Shimshim: A Modern Nomad
Being half Iraqi and half British and having tried out living in both worlds, our restless blogger Shimshim picked one of the most flexible careers there is – teaching English as a foreign language – and visiting as many new and exciting places as possible. Or, as she put it, living the life of A Modern Nomad. Currently, she resides in Indonesia.
Please tell us a little bit about yourself. Who you are, where you come from, when you moved to Indonesia, etc.
I am a modern nomad, I love travelling and I love the excitement that comes with it. The thrill of meeting new people and learning something new and fascinating about our human race always intrigues me. I love the English language and I try to pick up as many new words from other languages. Before moving to Indonesia I was working out in Budapest, Hungary for five months as an English teacher. I have been living in Indonesia for 2 months.
When and why did you decide to start blogging about your experiences?
I started after I had moved to Budapest, as I had finally managed to buy a good camera and there is nothing I enjoy more than taking pictures of scenery around me that grabs my attention. After that it was a case of putting the ideas I had on to paper, or online so to speak. I also had started to read another blog called “Blue Abaya” which I found inspiring.
Do you have any favorite blog entries of yours?
Tell us about the ways your new life in Indonesia differs from that back home. Did you have trouble getting used to the new circumstances? Did you experience culture shock?
I think it goes without saying that I am still experiencing culture shock; it comes in waves and goes in waves. I don’t think it suddenly starts or stops. Life is very different to the UK, but I do feel lucky that I lived in Iraq for many years and can see a lot of similarities. On the other hand, I am one of these people who adapt to their surroundings very quickly.
Do you think you were fully prepared for what awaited you in Indonesia? If you could, would you change some decisions/preparations you made?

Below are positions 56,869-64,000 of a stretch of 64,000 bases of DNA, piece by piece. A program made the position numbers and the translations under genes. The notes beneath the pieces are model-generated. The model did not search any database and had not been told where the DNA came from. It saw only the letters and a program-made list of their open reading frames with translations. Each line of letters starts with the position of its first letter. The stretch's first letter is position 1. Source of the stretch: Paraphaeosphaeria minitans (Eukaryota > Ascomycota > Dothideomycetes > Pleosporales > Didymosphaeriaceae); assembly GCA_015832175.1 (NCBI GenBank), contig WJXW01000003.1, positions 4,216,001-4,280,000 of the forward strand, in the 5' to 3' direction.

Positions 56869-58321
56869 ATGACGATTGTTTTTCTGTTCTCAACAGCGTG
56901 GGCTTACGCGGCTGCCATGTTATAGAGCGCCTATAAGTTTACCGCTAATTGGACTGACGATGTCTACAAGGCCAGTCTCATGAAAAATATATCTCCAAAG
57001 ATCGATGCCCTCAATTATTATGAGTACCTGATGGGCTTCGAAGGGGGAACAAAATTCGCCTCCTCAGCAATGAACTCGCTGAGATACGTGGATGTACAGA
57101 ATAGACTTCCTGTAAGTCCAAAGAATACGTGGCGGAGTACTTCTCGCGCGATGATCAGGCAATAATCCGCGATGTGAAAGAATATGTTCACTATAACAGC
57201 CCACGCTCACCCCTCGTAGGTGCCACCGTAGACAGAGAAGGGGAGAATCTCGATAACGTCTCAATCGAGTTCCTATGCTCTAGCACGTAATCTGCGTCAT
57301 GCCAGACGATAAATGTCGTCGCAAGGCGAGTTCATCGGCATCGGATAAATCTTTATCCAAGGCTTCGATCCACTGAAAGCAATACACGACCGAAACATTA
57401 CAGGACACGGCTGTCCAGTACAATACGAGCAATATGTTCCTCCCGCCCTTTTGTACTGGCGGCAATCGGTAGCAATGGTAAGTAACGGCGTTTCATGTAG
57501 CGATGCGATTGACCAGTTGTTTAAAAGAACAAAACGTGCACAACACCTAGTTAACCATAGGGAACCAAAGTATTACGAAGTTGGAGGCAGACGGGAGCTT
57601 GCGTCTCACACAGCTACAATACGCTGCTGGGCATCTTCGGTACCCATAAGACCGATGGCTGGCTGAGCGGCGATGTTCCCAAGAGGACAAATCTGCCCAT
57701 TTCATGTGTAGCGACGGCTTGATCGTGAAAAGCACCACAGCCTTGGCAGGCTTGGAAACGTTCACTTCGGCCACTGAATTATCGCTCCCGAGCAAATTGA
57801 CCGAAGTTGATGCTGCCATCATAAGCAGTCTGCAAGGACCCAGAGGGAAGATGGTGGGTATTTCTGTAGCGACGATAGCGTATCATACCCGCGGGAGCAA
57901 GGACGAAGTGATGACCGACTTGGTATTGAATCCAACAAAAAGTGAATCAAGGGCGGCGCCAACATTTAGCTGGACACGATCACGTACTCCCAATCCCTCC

I am sure I could have prepared better, no harm would have come of it! If I could I would have bought some top sheets for my bed with me, I have since discovered I can’t buy them here. Also, it’s very difficult to buy tampons (ladies be warned, stock up before coming here!)
Every expat knows that expat life comes with some hilarious anecdotes and funny experiences. Care to share one with us?
Well it didn’t happen to me but my friend, we had travelled to Bandung for the weekend and she wanted to get highlights for her hair. How complicated could it be? It turns out that after 3 hours of sitting in the chair, two attempts at doing the highlights – nothing changed! For some bizarre reason her hair color hadn’t changed one single bit. Nothing.
The salon assistants buzzed around her scratched their heads and just couldn’t figure out why it hadn’t worked. Thankfully it hadn’t gone orange or a horrid shade of green! I guess they are just not used to working with light hair!
Which three tips would you like to give future expats before they embark on their new life in Indonesia?
Do your research, ask people, and join lots of networks. Information is difficult to come by here.
How is the expat community in Indonesia? Did you have a hard time finding like-minded people or fellow expats?
Well, yes! I know there is only a handful of expats living in Cirebon (where I am now) and they all work with me in the same school. It would be lovely to find more; I know they are hiding somewhere!
How would you summarize your expat life in Indonesia in a single, catchy sentence?
Everyday feels like I am on holiday – I don’t want that feeling to end!